A new privacy feature in Internet Explorer 9 could be allowing websites to see data that users thought they had blocked, research carried out by the independent consumer body Which? has shown.
The Tracking Protection feature relies on a user selecting tracking protection lists (TPL), which are blacklists that indicate which companies the user would like to block from tracking behaviour via cookies and web beacons. Web beacons are usually small, transparent images embedded in pages to track behaviour.
The tracking protection feature in Internet Explorer 9 (IE9) has been criticised in a report.
Internet Explorer 9 (IE9) users are offered the option of downloading more than one TPL from a selection that includes Abine, EasyList, TRUSTe and PrivacyChoice. They can also create their own custom list.
However, the Which? report said it had identified a behaviour conflict that automatically sets the browser to 'allow' sites by default even if they have been specified with a 'block' instruction in another installed list.
"[The] study found that when a user has downloaded multiple TPLs, all of the rules from all of the TPLs are grouped together into a single list where an 'allow' takes precedence over a 'block', " the report said.
"For example, a consumer may choose to install two TPLs: one by EasyList and one by TRUSTe. The EasyList TPL might 'block' web beacons, whereas the TRUSTe TPL might 'allow' them. In this case, the web beacons would be 'allowed'," it added.
This could lead to users that install multiple lists feeling a false sense of security, according to Rob Reid, senior policy advisor at Which?. Microsoft had not responded to a ZDNet UK request for comment at the time of writing, but acknowledged Which?'s findings.
"Saying 'allow' beats 'deny' is a good bit of wordplay," Dean Hachamovitch, corporate vice president of IE told Which?. "Reversing it increases the difficulty for well-intentioned list authors to express complex relationships. I understand that this may seem counterintuitive [but] it's not a unique occurrence in the application of technology to safety."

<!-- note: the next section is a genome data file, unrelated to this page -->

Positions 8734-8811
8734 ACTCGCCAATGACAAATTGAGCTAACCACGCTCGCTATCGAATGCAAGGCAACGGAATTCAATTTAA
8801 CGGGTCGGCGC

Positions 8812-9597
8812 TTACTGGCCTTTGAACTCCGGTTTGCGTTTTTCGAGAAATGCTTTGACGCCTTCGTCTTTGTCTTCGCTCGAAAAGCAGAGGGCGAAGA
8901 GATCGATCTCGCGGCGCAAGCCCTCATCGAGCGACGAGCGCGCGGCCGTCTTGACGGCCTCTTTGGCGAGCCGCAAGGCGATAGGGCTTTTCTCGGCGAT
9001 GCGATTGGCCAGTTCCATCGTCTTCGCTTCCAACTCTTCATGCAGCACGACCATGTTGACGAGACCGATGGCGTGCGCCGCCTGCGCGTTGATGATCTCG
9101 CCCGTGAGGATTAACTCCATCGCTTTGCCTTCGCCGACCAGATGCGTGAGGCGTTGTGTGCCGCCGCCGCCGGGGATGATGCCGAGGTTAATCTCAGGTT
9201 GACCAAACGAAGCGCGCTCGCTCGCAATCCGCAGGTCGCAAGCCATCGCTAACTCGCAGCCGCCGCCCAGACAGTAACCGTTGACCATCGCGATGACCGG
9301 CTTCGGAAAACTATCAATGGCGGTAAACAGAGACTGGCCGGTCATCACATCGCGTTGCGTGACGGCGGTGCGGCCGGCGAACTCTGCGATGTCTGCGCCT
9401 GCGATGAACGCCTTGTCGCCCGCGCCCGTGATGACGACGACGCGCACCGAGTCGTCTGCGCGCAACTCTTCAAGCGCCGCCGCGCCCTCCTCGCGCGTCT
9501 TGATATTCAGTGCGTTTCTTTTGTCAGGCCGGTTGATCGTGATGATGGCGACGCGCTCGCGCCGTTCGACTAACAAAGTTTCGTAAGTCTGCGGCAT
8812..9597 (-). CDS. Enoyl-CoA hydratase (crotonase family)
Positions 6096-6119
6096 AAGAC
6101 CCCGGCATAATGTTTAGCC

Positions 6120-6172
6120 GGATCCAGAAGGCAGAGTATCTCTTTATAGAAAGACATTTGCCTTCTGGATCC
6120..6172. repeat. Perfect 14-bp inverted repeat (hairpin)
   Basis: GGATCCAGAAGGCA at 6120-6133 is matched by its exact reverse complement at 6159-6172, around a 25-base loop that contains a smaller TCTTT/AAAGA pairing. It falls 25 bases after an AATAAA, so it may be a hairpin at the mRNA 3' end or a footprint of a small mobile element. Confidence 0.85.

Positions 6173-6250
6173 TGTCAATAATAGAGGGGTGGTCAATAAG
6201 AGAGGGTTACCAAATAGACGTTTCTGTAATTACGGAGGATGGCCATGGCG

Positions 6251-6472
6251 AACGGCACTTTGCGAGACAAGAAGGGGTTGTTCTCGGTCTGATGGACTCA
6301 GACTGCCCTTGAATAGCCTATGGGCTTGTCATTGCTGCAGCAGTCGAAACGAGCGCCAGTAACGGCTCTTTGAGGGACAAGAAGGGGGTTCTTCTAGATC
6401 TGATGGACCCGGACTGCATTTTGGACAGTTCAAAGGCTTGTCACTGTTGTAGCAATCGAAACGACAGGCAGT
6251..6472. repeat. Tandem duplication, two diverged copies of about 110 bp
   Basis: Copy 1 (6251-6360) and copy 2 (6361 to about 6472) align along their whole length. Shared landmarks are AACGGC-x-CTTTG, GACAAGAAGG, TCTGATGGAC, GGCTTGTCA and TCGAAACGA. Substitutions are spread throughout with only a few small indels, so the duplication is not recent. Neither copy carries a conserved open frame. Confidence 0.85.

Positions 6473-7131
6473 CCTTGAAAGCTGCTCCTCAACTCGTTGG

Hachamovitch suggested that a user's primary role is to choose a list they trust, but Reid said this is not sufficient.
Requiring users to understand and apply a block-and-allow rule across multiple TPLs seems an overly complicated way of opting out of being tracked.– Rob Reid, Which?
"Requiring users to understand and apply a block-and-allow rule across multiple TPLs seems an overly complicated way of opting out of being tracked," Reid said. "We are also concerned that the lack of monitoring and mediation of the TPLs leaves the system and consumers vulnerable to abuse."
"The TRUSTe TPL is almost exclusively what we'd call an 'allow' list. It 'allows' content from Acxiom, a major data aggregator. If you want to stop your online behaviour from being tracked, the last thing you'd want to do is install a list that guarantees that Acxiom can track you," Jonathan Mayer, lead researcher on Stanford University's 'Do Not Track' project, added in the report.
Mozilla's Firefox 4 web browser, which is scheduled to launch on 22 March, also introduces a Do Not Track privacy feature. Rather than relying on a blacklist approach, the page's header information informs advertising agencies that the user does not wish to be tracked. It is then up to the ad company to honour the request.
"The advantages to the header technique are that it is less complex and simple to locate and use, it is more persistent than cookie-based solutions, and it doesn't rely on users finding and loading lists of ad networks and advertisers to work," Alexander Fowler, global privacy and public policy leader at Mozilla, said in a blog post.
However, Fowler concedes that it is a 'chicken and egg' situation. "The challenge with adding this to the header is that it requires both browsers and sites to implement it to be fully effective," he said.
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